Raveled Threads

Portraits à la campagne, 1876
(Oil on canvas, 95 x 111 cm)
BY Gustave Caillebotte
Musée Baron Gérard, Bayeux

Before dinner, ice tinkling in highball glasses, the women’s knitting needles clinked steadily. Summer mornings on the dock at Squam with the water rocking the planks, evenings in wicker chairs by the fire, women knitted. On benches by the tennis courts, their needles clicking in counterpoint to the whack of the ball, they knitted. “Match point,” as the needles kept pace with feet racing to the net. I know women also played tennis, but I remember the socks-in-progress for husbands, fathers, sons, the sweaters for children, mothers, grandfathers, each other, or for themselves. A pair of argyles, a cable-knit sweater: a sign that someone’s warm fingers had worked those yarns.

But we left that tribe before I turned five, moving to Phoenix for my father’s health. Though my parents thrived in the hot sun, I felt left out in the cold, no longer warmed by my grandma’s velvety arms and lap, my grandfather’s booming laugh.

In our move, I now realize, we changed not only regions, but also classes. Oh, I know we in the United States are supposed to be a classless society, but there’s a chasm between that sunny ideal and the multi-shaded realities of our lives. My father’s parents’ friends and neighbors in suburban New Jersey included lawyers, doctors, and publishers (one of Pop’s closest friends ran Town and Country). My father and his friends were graduates of Harvard, Princeton, or Yale and condescended to those with degrees from lesser institutions like Bucknell, Bowdoin, or Colgate.

Few of our new neighbors had ever stepped on a college campus. In Arizona, the people around us did not play tennis, and the women did not knit. In a short story called “Knitting,” Susan Sherman depicts it as a WASP predilection. On hearing that her daughter Dotsy is learning how, the Jewish mother of the piece says: “I can’t believe this. Jews don’t knit.” But WASP as our new neighborhood was, when women took a minute to sit down, they folded laundry or picked up Reader’s Digest, a cigarette, or Life, not knitting needles.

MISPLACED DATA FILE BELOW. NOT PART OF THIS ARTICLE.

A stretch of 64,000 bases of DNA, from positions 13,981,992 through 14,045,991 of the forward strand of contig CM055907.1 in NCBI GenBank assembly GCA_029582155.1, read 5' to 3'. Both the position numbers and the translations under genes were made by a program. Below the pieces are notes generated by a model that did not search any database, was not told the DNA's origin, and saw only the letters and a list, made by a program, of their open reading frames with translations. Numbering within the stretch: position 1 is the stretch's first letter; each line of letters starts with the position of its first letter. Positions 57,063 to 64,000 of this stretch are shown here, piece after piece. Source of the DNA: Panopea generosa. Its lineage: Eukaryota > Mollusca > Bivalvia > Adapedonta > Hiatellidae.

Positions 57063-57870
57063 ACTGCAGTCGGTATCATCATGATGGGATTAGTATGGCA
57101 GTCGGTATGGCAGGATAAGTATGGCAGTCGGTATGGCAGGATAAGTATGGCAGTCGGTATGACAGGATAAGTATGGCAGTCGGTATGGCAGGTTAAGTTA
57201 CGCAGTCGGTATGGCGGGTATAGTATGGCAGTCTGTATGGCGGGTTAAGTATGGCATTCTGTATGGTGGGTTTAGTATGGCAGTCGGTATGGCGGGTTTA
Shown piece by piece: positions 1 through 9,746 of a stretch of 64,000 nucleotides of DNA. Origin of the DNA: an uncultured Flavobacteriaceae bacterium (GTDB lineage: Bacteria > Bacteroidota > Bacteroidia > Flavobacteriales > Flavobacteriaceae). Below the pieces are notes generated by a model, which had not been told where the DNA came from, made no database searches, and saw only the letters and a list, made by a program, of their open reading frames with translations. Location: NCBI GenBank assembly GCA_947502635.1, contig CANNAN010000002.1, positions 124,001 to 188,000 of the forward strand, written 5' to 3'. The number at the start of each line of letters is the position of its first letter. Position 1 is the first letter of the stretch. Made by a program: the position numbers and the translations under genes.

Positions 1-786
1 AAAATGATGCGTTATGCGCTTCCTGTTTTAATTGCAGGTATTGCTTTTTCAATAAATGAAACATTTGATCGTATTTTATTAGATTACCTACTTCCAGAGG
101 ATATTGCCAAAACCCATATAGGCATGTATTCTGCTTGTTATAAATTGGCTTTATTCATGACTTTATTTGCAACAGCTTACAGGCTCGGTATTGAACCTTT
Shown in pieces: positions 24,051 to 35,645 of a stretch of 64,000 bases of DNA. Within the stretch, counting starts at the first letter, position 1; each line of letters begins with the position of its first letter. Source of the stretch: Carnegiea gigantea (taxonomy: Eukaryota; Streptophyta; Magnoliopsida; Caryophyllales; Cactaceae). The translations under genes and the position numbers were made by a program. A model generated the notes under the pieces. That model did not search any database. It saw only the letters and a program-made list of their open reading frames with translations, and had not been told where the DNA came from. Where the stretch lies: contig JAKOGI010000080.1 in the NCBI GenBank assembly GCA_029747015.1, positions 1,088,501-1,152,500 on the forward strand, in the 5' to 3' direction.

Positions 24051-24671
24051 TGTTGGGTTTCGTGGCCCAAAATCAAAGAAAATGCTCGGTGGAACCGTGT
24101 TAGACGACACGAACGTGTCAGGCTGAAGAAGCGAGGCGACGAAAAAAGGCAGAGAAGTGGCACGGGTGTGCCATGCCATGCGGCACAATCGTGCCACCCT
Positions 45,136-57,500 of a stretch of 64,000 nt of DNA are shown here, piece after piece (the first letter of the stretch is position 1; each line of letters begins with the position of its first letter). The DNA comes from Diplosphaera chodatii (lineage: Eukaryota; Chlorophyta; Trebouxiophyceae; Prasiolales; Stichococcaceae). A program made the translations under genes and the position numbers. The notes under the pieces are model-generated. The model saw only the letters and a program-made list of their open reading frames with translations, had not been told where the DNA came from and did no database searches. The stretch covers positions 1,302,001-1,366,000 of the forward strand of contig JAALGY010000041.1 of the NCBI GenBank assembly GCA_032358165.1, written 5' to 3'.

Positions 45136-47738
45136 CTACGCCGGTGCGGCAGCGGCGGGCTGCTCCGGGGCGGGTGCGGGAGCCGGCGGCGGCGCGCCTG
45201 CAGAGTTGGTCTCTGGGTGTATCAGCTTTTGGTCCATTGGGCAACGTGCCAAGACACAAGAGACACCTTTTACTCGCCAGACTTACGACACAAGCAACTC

I was not only an East Coast transplant in the South-
western desert, but I spoke with traces of my mother’s lingering English accent.

My sister and I didn’t lose our mittens like the little kittens of nursery-rhyme fame — but once in Arizona, I never saw them again. We seldom needed jackets. I cried most of the morning in kindergarten, frightened by our stern-browed teacher. The other kids warned me about the dangers of watermelon seeds: it was general knowledge, and I needed to know, that if you swallowed a single black watermelon seed, it would sprout overnight into a vine, its tendrils leafing out through your nostrils, ears, and other orifices. It could rip apart your whole body. Home finally in the afternoon, I could keep my mother close by enlisting her help with knitting.

All around us everyone spoke differently. My diction was the butt of neighbors’ jokes. I was not only an East Coast transplant in the Southwestern desert, but I spoke with traces of my mother’s lingering English accent. Brought up in proper upper-middle-class British fashion by nannies and governesses, Mom was an excellent teacher. But her definitions of maternal care did not include shows of affection. To my mother, fondling, stroking, and kissing were overly intimate, tasteless displays of effusion; perhaps, from her Anglophilic perspective, they were too French. I honestly can’t remember a hug from her until, some time in the late seventies, after my son was born, I began, when saying goodbye, to put my arms around her, a gesture she endured with stiff shoulders and upright spine. Others may fondly remember the comfort of their mothers’ soft arms or bosoms; I think of my mother’s jangling jewelry, the clack of her high heels.

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